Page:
You went out for a joy ride to relieve some stress from your week, and then the next time you go out to check on your motorcycle, you see it. You cringe as you realize that you left your key in the ignition and now your battery is dead.
Now you have two options, either you try your best to revive your battery, or you head out to buy a new one. As you think about your options, you try to remember when you had purchased your last battery and if you had even used it to its full lifespan.
Then the question rings through your mind, how long does the average motorcycle battery last? Well, unfortunately there is no straight answer to that question because the lifespan of a motorcycle battery depends entirely on the user. However, we are able to tell you that generally they should last anywhere between two to five years if they are properly cared for.
Well how do you properly care for a motorcycle battery? Don’t worry, we’ll give you the rundown, but it is important to first know what the different types of batteries are. There are a few different types and they are the flooded cell, gel, AGM, and dry cell.
The flooded cell batteries, also known as your conventional battery or wet cell battery, are lead-acid batteries. They tend to be the most inexpensive battery, however, they are not necessarily the best or longest lasting. They do have a few issues regarding safety due to their contents and they require a little more work and general maintenance than a newer style of battery. These batteries have their electrolyte as acid soaked lead plates, whereas the energy creation is the chemical reaction.
The gel batteries are somewhat similar to the flooded cell batteries, however, they have a different electrolyte. Their electrolyte is a gel instead of the acid used in the wet cell batteries. They do not discharge on their own very fast and tend to be a more expensive option in motorcycle batteries. These are not to be confused with AGM batteries.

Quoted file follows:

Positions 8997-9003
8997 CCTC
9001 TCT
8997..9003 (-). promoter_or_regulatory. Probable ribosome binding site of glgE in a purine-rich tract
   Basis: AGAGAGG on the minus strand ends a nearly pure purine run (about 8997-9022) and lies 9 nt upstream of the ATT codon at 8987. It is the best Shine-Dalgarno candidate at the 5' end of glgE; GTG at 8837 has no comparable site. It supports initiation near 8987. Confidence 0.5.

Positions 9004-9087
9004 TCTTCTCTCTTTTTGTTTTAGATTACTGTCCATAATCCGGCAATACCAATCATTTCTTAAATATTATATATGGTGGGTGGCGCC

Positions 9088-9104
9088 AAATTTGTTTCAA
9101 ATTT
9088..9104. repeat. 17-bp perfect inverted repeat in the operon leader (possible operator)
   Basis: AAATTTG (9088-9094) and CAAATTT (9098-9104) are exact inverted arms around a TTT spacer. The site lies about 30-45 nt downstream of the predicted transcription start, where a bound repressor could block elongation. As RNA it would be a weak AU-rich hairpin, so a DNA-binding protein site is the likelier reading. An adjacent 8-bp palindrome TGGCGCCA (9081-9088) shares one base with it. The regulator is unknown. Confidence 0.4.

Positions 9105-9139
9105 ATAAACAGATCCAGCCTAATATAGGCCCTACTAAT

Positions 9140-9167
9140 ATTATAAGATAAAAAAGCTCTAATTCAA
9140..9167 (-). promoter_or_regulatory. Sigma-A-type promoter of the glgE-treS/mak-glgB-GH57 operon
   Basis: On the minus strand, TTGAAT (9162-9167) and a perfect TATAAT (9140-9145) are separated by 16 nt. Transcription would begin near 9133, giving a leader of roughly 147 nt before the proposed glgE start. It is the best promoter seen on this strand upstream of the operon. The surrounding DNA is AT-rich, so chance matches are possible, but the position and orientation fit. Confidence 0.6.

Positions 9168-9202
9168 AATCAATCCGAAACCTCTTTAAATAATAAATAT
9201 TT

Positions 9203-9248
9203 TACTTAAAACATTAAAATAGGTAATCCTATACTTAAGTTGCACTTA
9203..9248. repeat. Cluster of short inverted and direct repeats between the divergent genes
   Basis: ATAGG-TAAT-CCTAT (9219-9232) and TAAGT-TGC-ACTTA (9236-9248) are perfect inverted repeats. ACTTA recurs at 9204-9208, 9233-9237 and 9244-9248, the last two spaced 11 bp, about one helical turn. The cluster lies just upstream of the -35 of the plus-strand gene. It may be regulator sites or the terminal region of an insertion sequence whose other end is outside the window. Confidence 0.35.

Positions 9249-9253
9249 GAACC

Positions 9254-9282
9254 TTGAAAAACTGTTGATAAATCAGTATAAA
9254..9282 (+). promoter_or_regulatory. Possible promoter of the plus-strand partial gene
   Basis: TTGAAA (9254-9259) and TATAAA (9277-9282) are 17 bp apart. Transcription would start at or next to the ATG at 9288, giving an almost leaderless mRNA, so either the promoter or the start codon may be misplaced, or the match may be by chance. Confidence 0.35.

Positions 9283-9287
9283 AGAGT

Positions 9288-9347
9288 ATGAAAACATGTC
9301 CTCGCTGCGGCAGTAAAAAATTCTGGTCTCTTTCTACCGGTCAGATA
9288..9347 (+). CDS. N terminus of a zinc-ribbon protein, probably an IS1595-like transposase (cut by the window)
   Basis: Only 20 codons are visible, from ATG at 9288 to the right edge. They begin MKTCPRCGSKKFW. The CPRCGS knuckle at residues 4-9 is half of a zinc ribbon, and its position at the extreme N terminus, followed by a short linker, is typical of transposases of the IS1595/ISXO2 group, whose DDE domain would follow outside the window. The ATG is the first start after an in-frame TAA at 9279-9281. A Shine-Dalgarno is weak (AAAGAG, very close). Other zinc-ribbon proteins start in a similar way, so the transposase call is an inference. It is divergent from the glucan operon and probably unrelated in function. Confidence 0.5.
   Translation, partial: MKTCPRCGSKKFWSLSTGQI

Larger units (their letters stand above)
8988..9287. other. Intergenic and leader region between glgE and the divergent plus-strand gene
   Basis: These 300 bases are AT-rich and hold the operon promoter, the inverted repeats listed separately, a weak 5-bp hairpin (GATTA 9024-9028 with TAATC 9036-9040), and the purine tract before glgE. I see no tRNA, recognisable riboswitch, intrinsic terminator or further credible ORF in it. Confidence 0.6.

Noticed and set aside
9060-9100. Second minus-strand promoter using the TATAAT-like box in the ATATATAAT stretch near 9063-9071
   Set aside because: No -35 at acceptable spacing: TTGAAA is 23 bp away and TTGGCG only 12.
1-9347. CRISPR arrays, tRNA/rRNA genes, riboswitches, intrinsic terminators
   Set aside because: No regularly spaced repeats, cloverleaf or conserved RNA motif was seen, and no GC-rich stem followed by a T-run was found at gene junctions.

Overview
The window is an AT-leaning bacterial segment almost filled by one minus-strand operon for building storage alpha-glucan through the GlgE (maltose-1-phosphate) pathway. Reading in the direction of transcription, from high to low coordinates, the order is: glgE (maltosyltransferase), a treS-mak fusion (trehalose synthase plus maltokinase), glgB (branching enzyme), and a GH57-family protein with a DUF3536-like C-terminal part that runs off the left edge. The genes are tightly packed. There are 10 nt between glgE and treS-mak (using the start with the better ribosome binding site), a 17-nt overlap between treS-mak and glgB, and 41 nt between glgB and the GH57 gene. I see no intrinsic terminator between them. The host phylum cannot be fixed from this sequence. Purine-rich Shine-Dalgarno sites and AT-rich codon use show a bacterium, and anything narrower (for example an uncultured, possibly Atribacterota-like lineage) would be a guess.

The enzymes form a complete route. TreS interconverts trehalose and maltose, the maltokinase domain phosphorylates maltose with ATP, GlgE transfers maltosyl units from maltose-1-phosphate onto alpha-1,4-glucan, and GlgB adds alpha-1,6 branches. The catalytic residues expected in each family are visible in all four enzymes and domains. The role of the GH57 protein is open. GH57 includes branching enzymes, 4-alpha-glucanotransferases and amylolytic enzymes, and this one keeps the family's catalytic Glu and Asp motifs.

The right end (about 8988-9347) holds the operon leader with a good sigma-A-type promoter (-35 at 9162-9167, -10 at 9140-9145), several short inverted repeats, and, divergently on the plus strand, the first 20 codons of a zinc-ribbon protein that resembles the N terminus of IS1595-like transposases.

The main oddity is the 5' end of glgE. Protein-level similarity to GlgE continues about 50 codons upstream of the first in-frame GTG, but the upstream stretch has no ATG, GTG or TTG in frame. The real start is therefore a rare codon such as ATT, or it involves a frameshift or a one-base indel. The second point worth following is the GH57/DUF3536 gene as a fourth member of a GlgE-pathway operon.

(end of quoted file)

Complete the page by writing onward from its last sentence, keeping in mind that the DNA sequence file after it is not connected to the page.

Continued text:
AGM batteries, or absorbed glass mat batteries, are the newest type of lead-acid battery and perform much better than your typical flooded cell battery. These contain fiberglass mats, which help secure the electrolyte instead of having it run freely in your conventional battery. Not only do these do well with performance, but they are also long-lasting and significantly safer than the older versions of the lead-acid battery. Although this may sound great, AGM motorcycle batteries are currently one of the priciest options on the market.
A dry cell battery is a lithium battery, but can also include zinc-carbon and alkaline. These do not use lead or acid and have great performance, but they are weather sensitive and can be very expensive.
Now that you are aware of the different types of batteries, we can move on to how to properly care for them. Some of the absolute worst things that you can do to wreck the lifespan of your battery are: let your motorcycle sit unused for long periods of time, let the battery die repeatedly, overcharging your battery, undercharging your battery, using too many electrical accessories, and only using your motorcycle for quick rides.
If you are not someone who uses your motorcycle too often or if you tend to take it out for short rides, it may be a good idea to manually charge your battery with a battery charger since the battery is not able to charge itself enough while you ride. If you plan on charging your battery it is important to take the proper steps to do this and to make sure that you do it correctly to ensure you are not harming your battery.
Another factor to ensure your battery reaches its full lifespan is the weather. Motorcycle batteries tend to not do very well in cold weather and very often do they need to be replaced more often because of this. One way to prevent this is to move your motorcycle to a warm garage or remove the battery and store it inside while charging it as needed until the weather warms up. If your battery is too complicated to remove or you do not want to deal with potential troubleshooting with your motorcycle when you finally input the battery, we do not recommend removing it.
If you happen to have recently purchased a brand new battery, but it does not seem to work or keeps dying frequently, you may need to contact your battery provider or check your motorcycle’s electrical system. You may be able to get a replacement battery if yours was faulty.